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Waiting for Obama

The nation prepares for Obama’s long-delayed visit by cracking down on militants, including shooting a $10 million terrorist. The president ignores Parliamentary orders to investigate two reformers, who immediately return to reforming. And all of Bali falls silent for a day.


Top News: The wait is over. President Barack Obama of the United States is almost definitely coming this time. After more than a year of rumors, at least one cancellation and several delays, the man many in Indonesia see as their own will finally reach Jakarta on March 23.

A homecoming of sorts, the president had planned to bring Michelle Obama and the daughters. But the all important health care reform bill delayed his trip several days and now the women of the family will have to wait to see the place Obama lived for four years as a child.

The two-day visit, which comes between day trips to Guam and Australia, will be another opportunity for Obama to address the Muslim world. Obama is scheduled to make a speech on the 24th billed as a follow-up to his speech in Cairo last year, which was aimed at repairing the fractured relationship between Islam and the West.

Obama and Indonesian President Susilo Bambang Yudhoyono are also expected to sign a comprehensive partnership agreement that covers major issues like climate change, the economy, terrorism and development. Strategically, the American contingent is looking to reassert itself in a region increasingly dominated by China. On the heels of an ASEAN free trade agreement, China recently surpassed the United States as Indonesia’s number two trading partner, behind Japan.

Indonesian security forces have been frantically preparing for the visit, securing the capital and cracking down on Islamic radical activity. In a series of sweeps beginning in February, Indonesian counterterrorism forces have so far captured or killed 40 suspected Islamic militants across the country.

Among those killed was Dulmatin, who police shot outside a small house on the outskirts of Jakarta. Police believe Dulmatin, one of the region’s most wanted terrorists who the United States had offered a bounty of $10 million to capture, set and triggered one of the Bali nightclub bombs that killed more than 200 people in 2002.

Although a major victory for Indonesian counterterrorism efforts, the fact that Dulmatin managed to reenter the country from the Philippines, where he had been hiding among the Islamist separatist group Abu Sayyaf since 2003, raised questions about the country’s border security.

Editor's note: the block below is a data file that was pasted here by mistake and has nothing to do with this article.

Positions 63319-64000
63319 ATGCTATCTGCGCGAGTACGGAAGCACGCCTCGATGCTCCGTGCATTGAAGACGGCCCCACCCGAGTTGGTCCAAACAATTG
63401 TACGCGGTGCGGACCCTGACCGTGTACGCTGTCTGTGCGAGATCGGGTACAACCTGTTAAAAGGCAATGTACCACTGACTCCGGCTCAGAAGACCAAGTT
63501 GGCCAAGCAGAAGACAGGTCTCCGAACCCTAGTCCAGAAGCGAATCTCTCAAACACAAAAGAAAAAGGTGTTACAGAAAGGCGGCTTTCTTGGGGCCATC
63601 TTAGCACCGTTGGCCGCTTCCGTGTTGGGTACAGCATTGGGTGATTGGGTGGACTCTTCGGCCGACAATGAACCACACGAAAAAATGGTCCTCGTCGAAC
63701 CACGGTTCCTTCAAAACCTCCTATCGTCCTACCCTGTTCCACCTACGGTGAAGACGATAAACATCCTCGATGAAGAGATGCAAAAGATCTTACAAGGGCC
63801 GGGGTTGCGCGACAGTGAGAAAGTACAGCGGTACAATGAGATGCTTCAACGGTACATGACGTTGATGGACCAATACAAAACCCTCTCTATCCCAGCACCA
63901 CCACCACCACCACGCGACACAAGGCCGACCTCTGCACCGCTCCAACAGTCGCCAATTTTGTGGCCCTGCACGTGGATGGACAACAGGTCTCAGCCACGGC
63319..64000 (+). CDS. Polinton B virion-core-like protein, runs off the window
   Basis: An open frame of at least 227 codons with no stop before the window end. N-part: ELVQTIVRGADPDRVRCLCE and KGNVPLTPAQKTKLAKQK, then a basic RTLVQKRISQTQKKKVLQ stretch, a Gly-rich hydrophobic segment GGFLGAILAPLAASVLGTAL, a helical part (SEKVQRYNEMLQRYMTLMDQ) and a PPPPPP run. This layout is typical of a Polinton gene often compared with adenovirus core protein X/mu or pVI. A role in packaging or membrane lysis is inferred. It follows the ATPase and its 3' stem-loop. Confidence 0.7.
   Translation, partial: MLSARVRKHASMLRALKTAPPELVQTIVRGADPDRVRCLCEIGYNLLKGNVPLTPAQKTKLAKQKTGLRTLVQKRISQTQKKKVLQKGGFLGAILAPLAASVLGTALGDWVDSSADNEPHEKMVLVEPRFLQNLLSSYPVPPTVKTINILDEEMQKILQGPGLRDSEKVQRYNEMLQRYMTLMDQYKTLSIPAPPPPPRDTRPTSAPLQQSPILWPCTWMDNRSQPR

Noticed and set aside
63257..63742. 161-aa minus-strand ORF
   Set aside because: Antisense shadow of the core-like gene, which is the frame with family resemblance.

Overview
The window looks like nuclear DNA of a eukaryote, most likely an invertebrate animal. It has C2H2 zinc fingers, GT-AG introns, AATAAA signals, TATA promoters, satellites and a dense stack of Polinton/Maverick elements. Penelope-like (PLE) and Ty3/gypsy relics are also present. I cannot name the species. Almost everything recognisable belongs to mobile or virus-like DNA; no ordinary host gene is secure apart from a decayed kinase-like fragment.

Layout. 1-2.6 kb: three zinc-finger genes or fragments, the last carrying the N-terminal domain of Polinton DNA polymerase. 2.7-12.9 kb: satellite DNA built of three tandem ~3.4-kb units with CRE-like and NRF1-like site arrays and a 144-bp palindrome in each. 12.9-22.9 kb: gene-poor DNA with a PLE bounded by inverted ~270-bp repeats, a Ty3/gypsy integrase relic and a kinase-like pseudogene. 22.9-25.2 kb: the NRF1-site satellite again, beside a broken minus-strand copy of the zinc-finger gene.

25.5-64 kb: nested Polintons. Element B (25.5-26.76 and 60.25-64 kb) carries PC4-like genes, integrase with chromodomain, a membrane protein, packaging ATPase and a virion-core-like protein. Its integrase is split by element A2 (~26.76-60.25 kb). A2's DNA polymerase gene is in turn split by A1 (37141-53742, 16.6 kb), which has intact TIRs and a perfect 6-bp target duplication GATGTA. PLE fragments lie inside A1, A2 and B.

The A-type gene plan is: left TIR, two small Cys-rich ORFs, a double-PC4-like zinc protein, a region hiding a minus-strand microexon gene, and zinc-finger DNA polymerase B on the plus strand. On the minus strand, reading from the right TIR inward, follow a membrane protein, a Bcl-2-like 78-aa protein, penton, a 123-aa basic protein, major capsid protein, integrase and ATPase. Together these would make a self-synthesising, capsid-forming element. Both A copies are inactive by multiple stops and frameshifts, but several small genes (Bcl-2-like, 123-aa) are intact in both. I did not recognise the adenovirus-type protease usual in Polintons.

Some analysts are further concerned that other high-profile Islamic militants returned alongside Dulmatin. At the Jakarta house where police killed Dulmatin, investigators found three remote detonators and bomb-making instructions. Police, however, said there was no evidence indicating an attack planned for Obama’s visit.

Money: Although several rogue elements of Yudhoyono’s parliamentary coalition continue to kick up dirt over the bailout of Bank Century, it appears the country’s two most-respected financial reformers will keep their jobs. Investors everywhere are sighing with relief.

A dramatic parliamentary vote on March 3 called for a criminal investigation into Finance Minister Sri Mulyani and Vice-President Boediono, formerly the governor of Bank Indonesia, for their decision to bailout the small, troubled bank. But with no power to force an investigation, Yudhoyono veered from his usually conciliatory nature and publically defended the pair in his strongest language yet and refused to follow parliament’s lead.

Two weeks later and the reformers are back at it. Boediono announced he will head a special committee to spearhead much-needed bureaucratic reform and Mulyani has stepped up her campaign against tax-evaders. Changes to land acquisition laws are also in the works, which should help spur infrastructure projects. All of this is good news for a country that, by some estimates, is only one year away from joining BRIC, the powerful group of fast-growing emerging economies that includes Brazil, Russia, India and China.

After a tumultuous start to Yudhoyono’s second term, his administration now appears to be moving in lockstep like never before. Gita Wirjawan, in charge of the country’s investment board, also announced an ambitious plan to encourage Foreign Direct Investment, which he says is crucial to sustaining the country’s economic growth, now one of best-performing in the world.

Elsewhere: The resort island of Bali fell silent March 16 in celebration of Nyepi, the day before the Hindu New Year. A distinctly Balinese tradition, the entire island, including tens of thousands of tourists, stay indoors and refrain from using electricity, speaking and in some cases eating as they reflect on the past and coming years. The Bali international airport closes for 24 hours.

Meanwhile, in Jakarta, the cultural cacophony remains even as residents get the day off. In my neighborhood the local Mosque inexplicably sounded for most of the afternoon while dozens of children playing soccer in the street repeatedly screamed, “goooooal!”

Is there anywhere on Earth more diverse than Indonesia?